More about objects

Discussing object-oriented philosophy, Voyou Desoeuvré suggests:

It’s worth disentangling a number of different ways in which objects could be thought to be “real.” First would be to maintain that objects cannot be reduced to their components, either physical or sensory (that is, there really is a chair over there, not just an aggregate of atoms or sense-perceptions). Second would be maintain that these objects exist independently of human minds, knowledge or perception. Third, this could be expanded to get away from a human/object binary, and so maintain that objects are independent of other objects: that in each interaction of an object with something else, there is something in that object over and above what is involved in that interaction. Fourth, one could universalize this position, saying that, not only is an object never completely involved in any particular relation, but that objects are withdrawn from all relations, that their core being is not involved in any relations at all.

And he goes on to question whether the fourth of these steps is necessary. I find this clarifying. I too go along with Harman on steps 1-3, but I reject step 4. My reason for doing so is not quite the same as Voyou’s, but it is obviously this that I need to work out more fully.

Harman argues, I think, that step 4 is necessary in order not to reduce objects merely to the sum of their qualities. In fact, I am even willing to accept this provision, but still without moving on to step 4. Here is where Harman would probably find my position contradictory or impossible; if I agree to steps 1-3, and if I also agree that an object is not to be identified with the sum of its qualities (which means that it cannot be grasped even as the sum of all the possible encounters other objects could have with it), then am I not forced to accept the object’s independence of relations, as posited in step 4? Otherwise, I am evidently in danger of falling into the infinite regress of Lewis Carroll’s logicist version of Achilles and the Tortoise. Nonetheless, I still find myself resisting at this particular point.

Unsurprisingly, I think that Whitehead successfully pulls off the balancing act that is necessary in order to accept object independence without denying relationality. It has to do with the way that an entity’s prehensions are always partial (or negative as well as positive), and that this bundle of prehensions is only unified (and therefore only generated) by a process of selection among eternal objects.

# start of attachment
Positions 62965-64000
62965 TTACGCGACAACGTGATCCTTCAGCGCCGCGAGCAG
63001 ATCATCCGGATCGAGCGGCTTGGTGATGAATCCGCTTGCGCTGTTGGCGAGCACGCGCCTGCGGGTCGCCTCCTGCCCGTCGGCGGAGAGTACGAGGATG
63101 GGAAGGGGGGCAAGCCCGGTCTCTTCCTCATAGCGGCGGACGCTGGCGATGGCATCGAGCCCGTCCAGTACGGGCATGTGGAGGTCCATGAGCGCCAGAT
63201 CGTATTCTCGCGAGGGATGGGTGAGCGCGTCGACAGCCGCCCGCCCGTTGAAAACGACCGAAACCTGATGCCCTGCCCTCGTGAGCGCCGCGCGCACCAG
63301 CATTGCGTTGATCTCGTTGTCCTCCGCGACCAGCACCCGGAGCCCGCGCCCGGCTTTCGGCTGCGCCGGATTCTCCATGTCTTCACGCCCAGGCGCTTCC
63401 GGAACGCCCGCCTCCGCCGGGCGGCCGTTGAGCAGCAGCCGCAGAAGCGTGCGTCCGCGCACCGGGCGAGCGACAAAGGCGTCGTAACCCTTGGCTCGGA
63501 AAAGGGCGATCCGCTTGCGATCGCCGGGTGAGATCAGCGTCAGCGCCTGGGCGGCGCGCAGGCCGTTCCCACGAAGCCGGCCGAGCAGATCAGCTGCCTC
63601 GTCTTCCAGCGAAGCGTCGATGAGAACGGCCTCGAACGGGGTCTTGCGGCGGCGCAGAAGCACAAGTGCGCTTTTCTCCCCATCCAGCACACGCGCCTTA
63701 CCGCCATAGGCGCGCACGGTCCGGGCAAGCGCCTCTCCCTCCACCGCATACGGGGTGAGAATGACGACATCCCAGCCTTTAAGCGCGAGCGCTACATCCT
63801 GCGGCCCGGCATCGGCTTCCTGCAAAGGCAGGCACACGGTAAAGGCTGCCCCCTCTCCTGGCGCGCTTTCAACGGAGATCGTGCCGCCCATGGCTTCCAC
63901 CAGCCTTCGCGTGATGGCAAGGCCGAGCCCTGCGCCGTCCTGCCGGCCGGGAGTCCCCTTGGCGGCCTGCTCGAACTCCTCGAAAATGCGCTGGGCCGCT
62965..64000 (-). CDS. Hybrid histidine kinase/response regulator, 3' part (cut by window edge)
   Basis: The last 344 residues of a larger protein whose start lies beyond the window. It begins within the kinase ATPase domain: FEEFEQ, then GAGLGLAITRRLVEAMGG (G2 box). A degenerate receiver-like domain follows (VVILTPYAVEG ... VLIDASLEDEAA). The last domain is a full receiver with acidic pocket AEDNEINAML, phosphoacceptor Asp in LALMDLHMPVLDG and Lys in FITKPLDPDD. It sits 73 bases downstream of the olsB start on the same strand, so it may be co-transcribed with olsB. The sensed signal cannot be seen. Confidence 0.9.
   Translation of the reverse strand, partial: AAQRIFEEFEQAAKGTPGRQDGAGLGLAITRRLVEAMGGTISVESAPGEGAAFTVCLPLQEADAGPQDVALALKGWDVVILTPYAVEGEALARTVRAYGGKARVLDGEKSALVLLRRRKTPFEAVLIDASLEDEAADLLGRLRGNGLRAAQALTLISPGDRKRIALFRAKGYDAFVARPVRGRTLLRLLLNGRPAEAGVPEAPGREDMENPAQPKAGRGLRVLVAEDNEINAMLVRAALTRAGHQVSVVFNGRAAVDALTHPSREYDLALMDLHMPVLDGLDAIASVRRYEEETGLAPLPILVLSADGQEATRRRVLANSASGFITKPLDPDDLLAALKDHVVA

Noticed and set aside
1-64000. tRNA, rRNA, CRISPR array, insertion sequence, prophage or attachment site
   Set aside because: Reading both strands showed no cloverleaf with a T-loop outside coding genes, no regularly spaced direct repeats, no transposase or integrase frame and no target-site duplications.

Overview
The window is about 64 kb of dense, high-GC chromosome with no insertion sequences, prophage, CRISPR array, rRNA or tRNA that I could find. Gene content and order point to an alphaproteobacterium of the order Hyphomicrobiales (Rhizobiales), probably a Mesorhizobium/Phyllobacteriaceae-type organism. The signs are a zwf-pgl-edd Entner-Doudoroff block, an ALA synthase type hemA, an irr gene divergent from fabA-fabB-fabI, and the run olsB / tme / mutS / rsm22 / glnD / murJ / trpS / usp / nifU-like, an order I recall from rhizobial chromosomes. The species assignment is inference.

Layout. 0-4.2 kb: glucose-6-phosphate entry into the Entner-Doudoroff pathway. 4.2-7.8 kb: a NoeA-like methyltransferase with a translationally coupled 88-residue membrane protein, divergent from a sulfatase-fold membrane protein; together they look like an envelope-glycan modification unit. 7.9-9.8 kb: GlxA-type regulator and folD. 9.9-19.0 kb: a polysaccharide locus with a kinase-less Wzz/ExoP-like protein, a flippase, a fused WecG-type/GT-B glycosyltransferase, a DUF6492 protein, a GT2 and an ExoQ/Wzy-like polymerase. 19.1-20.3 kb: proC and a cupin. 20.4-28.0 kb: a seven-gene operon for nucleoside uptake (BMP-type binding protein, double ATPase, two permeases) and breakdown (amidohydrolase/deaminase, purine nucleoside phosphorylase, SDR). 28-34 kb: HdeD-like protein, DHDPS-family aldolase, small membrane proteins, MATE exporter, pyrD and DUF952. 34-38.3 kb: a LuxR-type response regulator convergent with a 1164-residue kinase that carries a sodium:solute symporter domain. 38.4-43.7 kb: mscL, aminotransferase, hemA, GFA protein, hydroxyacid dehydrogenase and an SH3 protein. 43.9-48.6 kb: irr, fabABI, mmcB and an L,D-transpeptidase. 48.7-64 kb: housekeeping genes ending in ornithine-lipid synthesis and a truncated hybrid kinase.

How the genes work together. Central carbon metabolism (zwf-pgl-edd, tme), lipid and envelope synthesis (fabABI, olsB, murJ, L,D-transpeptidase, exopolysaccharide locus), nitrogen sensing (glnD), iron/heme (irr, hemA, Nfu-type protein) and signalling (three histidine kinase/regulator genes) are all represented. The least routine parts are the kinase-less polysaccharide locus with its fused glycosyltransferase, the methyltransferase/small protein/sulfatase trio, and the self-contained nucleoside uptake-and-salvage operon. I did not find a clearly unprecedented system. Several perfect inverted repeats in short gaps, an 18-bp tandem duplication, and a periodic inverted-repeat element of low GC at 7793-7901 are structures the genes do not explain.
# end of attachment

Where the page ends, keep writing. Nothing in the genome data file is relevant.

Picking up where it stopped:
(God makes the eternal objects available, but he doesn’t have any influence over what selection is made — and this is why I don’t think Harman is entirely right to lump Whitehead with Leibniz as a theological occasionalist. Whitehead’s occasionalism — if that is what it is — may not be as fully secular as Latour’s, but the peculiar marginality of his concept of God is explicitly presented as a critique of Leibniz’s God; it moves precisely in the direction of “secularizing God,” instead of in the much more familiar direction of altogether abolishing him. I think — as I wrote in my book — that there is more to be said for this strategy, even for an atheist such as myself. It may even be a better way to resolve certain problems, such as the infinite regress of mediators, that Harman has with Latour’s own version of secular occasionalism).

More generally, I resist Harman’s move to Voyou’s step 4 because (as I already say in my article on Harman coming out later this year in The Speculative Turn — I think this move omits, or renders inessential, all considerations about an object’s becoming and perishing. That is to say, it doesn’t take the radical temporality of objects or (or of what Simondon calls individuals, or of what Whitehead calls actual entities) seriously enough. Harman resists all talk of potentialities (or of Deleuze’s virtual), and of processes of becoming, as undermining (or of “overmining”) the reality of objects. But I don’t think this need be the case. I would urge the question of potentials and becomings as as a better reason than the one Voyou gives (he interestingly cites Hegel and Berkeley) for staying with steps 1-3 without going on to step 4. What this comes down to, in “speculative realist” terms, is to read Harman together with Iain Hamilton Grant.

Harman is always saying that Whitehead does not at all belong with Bergson, Deleuze, and Grant, because they dissolve objects into flux, whereas Whitehead (despite his relationalism) insists on precisely delimited individual entities. But the whole point is to specify how we flip from one of these situations into the other; and that is something Whitehead, with his dual aspect notion of entities (public/private, mental/physical, etc.), does better (I think) than either Harman (who emphasizes only the closed-off entity) or Deleuze (who emphasizes mostly the flux) is able to do by himself.

What I have here is not (yet) an argument, but only a note to myself about the sort of argument that I want to make. I hope to work this through better by the time of the Object-Oriented Ontology conference coming up at Georgia Tech this spring. I think the differences between Harman, Deleuze, Whitehead, etc, need to be grasped as aesthetic oness (agreeing with Harman — and also, I think, less explicitly, both Deleuze and Whitehead — that aesthetics is indeed “first philosophy.” I am also trying to think more about how neo-vitalism and panpsychism intersect with “speculative realism,” and in particular with those branches of it that do retain (even in what might seem to some to be the vitiated form I am advocating here) object-orientation of some sort.